A former junior revealed, “I felt uncomfortable during the interview. | FRIDAY DIGITAL

A former junior revealed, “I felt uncomfortable during the interview.

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Mr. Tanaka, a former Johnny’s Jr. member, was interviewed. He looked surprised at the sudden incident, but politely answered the reporter’s questions.

We will do our utmost to deal with the victims.

In order to carry out the declaration of President Noriyuki Higashiyama (57), the SMILE-UP. company (former Johnny’s office) has begun full-scale interviews with the victims. The meetings are said to serve both to ascertain the actual damage and to explain compensation, and are being conducted mainly with victims who have made inquiries via the office’s compensation application form. However, there are many questions about the response.

In November, it was revealed that a male victim who had accused the firm of slander had committed suicide, suffering from the slander. According to the bereaved family, when the man called the office in May of this year to complain about the damage he had suffered, he was told that “the person in charge will definitely call him back. However, SMILE-UP. never contacted the man after that. If a more prompt response had been taken, such a tragedy might not have occurred.

I would also like to see some public disclosure of the criteria for the amount of compensation. I understand that the damage is very diverse and that privacy is involved. I understand that the situation of the victims is very diverse and that privacy is involved, but there are many people who are suspicious of the current office, wondering if they are trying to cover up the facts. Some victims have already been offered more than 10 million yen, but as long as they claim to provide ‘relief beyond the law,’ how far will they be able to continue to offer that amount? The future response to this issue is also attracting attention,” said a lawyer familiar with victims of sexual violence.

The compensation for victims has been notoriously backward-looking. In mid-November, this magazine interviewed Mr. Toki Tanaka, a former Johnny’s Jr.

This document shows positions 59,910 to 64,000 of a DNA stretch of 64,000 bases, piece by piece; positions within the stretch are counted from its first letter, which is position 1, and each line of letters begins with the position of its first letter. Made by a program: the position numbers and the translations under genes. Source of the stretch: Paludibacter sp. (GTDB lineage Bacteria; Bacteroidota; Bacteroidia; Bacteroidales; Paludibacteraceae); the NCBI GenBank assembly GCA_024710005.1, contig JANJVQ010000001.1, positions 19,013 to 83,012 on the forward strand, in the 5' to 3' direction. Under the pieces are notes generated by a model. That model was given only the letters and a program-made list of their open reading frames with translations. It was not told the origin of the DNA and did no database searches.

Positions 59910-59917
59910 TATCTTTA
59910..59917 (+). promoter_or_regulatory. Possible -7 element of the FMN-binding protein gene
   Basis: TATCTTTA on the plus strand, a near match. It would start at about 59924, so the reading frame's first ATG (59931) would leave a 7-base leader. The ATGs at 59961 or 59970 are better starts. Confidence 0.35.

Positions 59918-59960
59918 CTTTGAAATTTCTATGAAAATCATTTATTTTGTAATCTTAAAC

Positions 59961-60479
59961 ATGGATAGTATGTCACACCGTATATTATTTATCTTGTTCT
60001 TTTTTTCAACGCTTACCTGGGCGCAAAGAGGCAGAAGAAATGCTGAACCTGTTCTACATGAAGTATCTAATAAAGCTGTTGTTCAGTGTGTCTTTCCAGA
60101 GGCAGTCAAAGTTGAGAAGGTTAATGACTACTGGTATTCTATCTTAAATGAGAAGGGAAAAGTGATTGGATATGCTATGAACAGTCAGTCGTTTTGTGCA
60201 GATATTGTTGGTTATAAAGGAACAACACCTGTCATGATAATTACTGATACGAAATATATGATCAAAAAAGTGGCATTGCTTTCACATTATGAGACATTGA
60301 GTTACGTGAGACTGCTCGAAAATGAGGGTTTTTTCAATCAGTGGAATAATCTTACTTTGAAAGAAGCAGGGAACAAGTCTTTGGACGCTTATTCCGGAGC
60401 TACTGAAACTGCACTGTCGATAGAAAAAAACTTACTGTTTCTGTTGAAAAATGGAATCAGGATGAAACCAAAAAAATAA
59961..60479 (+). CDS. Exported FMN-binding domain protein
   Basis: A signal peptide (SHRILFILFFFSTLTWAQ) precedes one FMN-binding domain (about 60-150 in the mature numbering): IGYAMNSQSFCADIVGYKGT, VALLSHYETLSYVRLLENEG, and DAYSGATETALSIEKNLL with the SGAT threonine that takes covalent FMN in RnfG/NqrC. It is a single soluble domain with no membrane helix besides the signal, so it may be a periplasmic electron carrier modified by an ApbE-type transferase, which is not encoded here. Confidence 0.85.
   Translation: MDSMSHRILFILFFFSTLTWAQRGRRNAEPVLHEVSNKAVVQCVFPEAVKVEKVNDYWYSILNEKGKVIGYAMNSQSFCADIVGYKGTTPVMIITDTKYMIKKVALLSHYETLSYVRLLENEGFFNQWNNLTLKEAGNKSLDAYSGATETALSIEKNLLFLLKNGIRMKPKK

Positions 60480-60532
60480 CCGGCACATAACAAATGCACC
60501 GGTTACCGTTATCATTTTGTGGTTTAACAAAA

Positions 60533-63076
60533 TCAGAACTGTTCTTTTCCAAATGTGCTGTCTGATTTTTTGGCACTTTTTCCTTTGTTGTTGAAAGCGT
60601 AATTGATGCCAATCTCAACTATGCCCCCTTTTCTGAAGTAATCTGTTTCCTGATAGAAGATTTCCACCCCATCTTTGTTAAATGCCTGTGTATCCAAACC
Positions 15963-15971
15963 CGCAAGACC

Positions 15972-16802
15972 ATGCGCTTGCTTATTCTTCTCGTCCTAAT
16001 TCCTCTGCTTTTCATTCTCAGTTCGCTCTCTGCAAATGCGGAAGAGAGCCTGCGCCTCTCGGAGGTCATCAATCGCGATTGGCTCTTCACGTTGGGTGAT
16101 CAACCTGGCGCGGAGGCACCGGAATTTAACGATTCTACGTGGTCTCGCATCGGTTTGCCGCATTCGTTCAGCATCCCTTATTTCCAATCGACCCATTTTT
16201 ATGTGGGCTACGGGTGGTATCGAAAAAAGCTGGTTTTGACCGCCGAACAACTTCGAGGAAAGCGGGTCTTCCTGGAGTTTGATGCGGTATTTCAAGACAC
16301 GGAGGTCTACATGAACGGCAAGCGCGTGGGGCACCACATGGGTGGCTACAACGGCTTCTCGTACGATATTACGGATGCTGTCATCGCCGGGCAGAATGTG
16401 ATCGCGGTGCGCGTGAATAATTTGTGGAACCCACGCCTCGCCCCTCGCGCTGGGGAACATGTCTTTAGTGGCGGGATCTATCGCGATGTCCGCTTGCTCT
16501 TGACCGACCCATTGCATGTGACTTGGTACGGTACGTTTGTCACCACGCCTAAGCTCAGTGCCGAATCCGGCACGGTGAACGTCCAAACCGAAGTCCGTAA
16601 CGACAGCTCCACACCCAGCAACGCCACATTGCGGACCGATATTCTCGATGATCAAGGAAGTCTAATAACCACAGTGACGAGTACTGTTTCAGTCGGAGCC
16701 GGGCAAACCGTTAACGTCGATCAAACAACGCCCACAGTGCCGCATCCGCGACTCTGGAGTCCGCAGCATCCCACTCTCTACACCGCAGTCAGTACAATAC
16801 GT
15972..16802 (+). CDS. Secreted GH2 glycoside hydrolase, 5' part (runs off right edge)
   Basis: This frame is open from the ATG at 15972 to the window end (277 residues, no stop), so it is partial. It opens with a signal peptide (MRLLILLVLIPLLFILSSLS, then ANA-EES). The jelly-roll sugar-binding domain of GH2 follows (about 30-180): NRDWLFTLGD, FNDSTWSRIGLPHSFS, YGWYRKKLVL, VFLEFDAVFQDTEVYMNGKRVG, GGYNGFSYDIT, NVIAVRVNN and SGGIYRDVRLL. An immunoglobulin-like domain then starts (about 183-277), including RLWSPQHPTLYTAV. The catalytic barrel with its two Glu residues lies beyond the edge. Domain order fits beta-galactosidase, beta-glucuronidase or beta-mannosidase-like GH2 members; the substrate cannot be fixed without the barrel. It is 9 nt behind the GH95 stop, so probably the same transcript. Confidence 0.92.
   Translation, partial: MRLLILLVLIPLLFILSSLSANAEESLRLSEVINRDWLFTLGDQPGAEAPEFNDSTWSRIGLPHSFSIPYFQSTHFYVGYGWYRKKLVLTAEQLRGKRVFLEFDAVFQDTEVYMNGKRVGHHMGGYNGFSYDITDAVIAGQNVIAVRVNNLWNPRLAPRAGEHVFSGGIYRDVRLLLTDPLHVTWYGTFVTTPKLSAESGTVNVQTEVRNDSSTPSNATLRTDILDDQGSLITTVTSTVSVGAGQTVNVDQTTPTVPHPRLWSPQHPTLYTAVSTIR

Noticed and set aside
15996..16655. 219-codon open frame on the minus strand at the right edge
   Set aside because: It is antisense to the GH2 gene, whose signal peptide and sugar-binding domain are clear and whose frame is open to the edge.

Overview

–Thank you very much for your hard work on the interview. Please tell us frankly how you feel now.

I was nervous, but the contact person was easy to talk to. (I was told there were three people (from the office), but only two were handling the interview. At the beginning of the interview, they explained, ‘There is a delay because the relief committee has intervened.'”

–What were you asked during the interview?

They mainly asked me about the timeline. They asked me on what date I entered the office, what kind of work I did, and at what point the president invited me to his house. I was also asked about my mental state after the damage. The interview lasted about 30 minutes in total.

Mr. Tanaka’s expression was grave. I have the amount of money I want. The rest is up to the office to decide,” he said, candidly revealing his feelings.
During the course of the interview, there were times when he looked distressed.

Basically, Mr. Tanaka emphasized that he was “satisfied” with the explanation given by the office. After the interview, his face looked a little brighter. However, he said he still felt uneasy about “one point. He said that no explanation was given regarding the amount of compensation.

I asked him at the end of the meeting what the financial details would be,” he said. I asked at the last minute what would happen to the money, and they said, ‘We will make a final decision after we have a final discussion about what we discussed today. So I asked him if he would decide the amount based on examples in Japan or if he would cite examples from overseas. To that, he said, ‘The amount in Japan is small, so we would like to make it larger.

-I was told that the interview would be the only one. I wonder if it is possible to get an accurate picture of the damage in just one meeting.

I was told that this would be the only time I would have this type of meeting. But this time, I didn’t bring my own lawyer. I asked him what I should do if I wanted to have a meeting with my lawyer present, and he said he would give me another opportunity.

–There have been some people who have committed suicide due to the slander. What about that?

I think it was unfortunate that he passed away. I haven’t received many slanderous comments from people, but I have received a lot of comments on ……. Everyone I know who used to be a Johnny’s Jr. member is also worried. As for the amount of money, as well as the way (the office) handled it.

–What do you think about the late Mr. Kitagawa?

It may sound strange to say this, but I have no grudge against him. I just want people to understand that he had a hard life. So I am grateful that the company is showing sincerity and working to compensate me. Personally, I am sad that the name “Johnny’s” is no longer used. I am also sad that the form of your enrollment will be changed.

Mr. Tanaka concluded his speech by saying, “I think it’s time to put out the fire now that the talk of compensation for the victims, which is at the heart of the problem, is underway.

Interviews for victim relief are still taking place. In order for as many victims as possible to be convinced and saved, SMILE-UP. is required to respond quickly and with sincerity.

They stopped to interview us for about 10 minutes. He repeatedly stressed that he was satisfied with the firm’s response

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  • PHPTO Takayuki Ogawauchi

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